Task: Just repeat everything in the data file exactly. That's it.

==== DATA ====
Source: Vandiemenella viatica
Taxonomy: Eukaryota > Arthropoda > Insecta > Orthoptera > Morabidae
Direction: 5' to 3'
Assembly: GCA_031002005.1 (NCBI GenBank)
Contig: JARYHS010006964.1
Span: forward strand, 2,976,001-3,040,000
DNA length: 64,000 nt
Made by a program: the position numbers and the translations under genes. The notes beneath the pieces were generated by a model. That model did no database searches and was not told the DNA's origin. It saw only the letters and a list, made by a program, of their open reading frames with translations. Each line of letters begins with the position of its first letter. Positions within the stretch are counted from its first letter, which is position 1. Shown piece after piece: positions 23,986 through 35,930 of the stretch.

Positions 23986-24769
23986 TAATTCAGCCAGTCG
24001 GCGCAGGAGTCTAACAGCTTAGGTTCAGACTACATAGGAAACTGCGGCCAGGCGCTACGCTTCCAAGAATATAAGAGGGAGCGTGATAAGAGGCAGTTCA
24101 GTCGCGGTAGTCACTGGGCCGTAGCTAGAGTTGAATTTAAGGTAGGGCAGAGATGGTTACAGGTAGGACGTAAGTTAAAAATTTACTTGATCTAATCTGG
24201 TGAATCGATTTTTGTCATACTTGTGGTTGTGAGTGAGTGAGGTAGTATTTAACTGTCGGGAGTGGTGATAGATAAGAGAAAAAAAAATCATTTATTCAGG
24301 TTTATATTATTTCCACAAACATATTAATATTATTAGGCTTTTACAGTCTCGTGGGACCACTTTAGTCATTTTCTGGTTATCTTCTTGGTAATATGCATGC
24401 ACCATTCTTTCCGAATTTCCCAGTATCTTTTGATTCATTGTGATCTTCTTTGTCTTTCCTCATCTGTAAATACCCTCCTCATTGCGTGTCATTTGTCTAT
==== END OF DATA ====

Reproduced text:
Source: Vandiemenella viatica
Taxonomy: Eukaryota > Arthropoda > Insecta > Orthoptera > Morabidae
Direction: 5' to 3'
Assembly: GCA_031002005.1 (NCBI GenBank)
Contig: JARYHS010006964.1
Span: forward strand, 2,976,001-3,040,000
DNA length: 64,000 nt
Made by a program: the position numbers and the translations under genes. The notes beneath the pieces were generated by a model. That model did no database searches and was not told the DNA's origin. It saw only the letters and a list, made by a program, of their open reading frames with translations. Each line of letters begins with the position of its first letter. Positions within the stretch are counted from its first letter, which is position 1. Shown piece after piece: positions 23,986 through 35,930 of the stretch.

Positions 23986-24769
23986 TAATTCAGCCAGTCG
24001 GCGCAGGAGTCTAACAGCTTAGGTTCAGACTACATAGGAAACTGCGGCCAGGCGCTACGCTTCCAAGAATATAAGAGGGAGCGTGATAAGAGGCAGTTCA
24101 GTCGCGGTAGTCACTGGGCCGTAGCTAGAGTTGAATTTAAGGTAGGGCAGAGATGGTTACAGGTAGGACGTAAGTTAAAAATTTACTTGATCTAATCTGG
24201 TGAATCGATTTTTGTCATACTTGTGGTTGTGAGTGAGTGAGGTAGTATTTAACTGTCGGGAGTGGTGATAGATAAGAGAAAAAAAAATCATTTATTCAGG
24301 TTTATATTATTTCCACAAACATATTAATATTATTAGGCTTTTACAGTCTCGTGGGACCACTTTAGTCATTTTCTGGTTATCTTCTTGGTAATATGCATGC
24401 ACCATTCTTTCCGAATTTCCCAGTATCTTTTGATTCATTGTGATCTTCTTTGTCTTTCCTCATCTGTAAATACCCTCCTCATTGCGTGTCATTTGTCTAT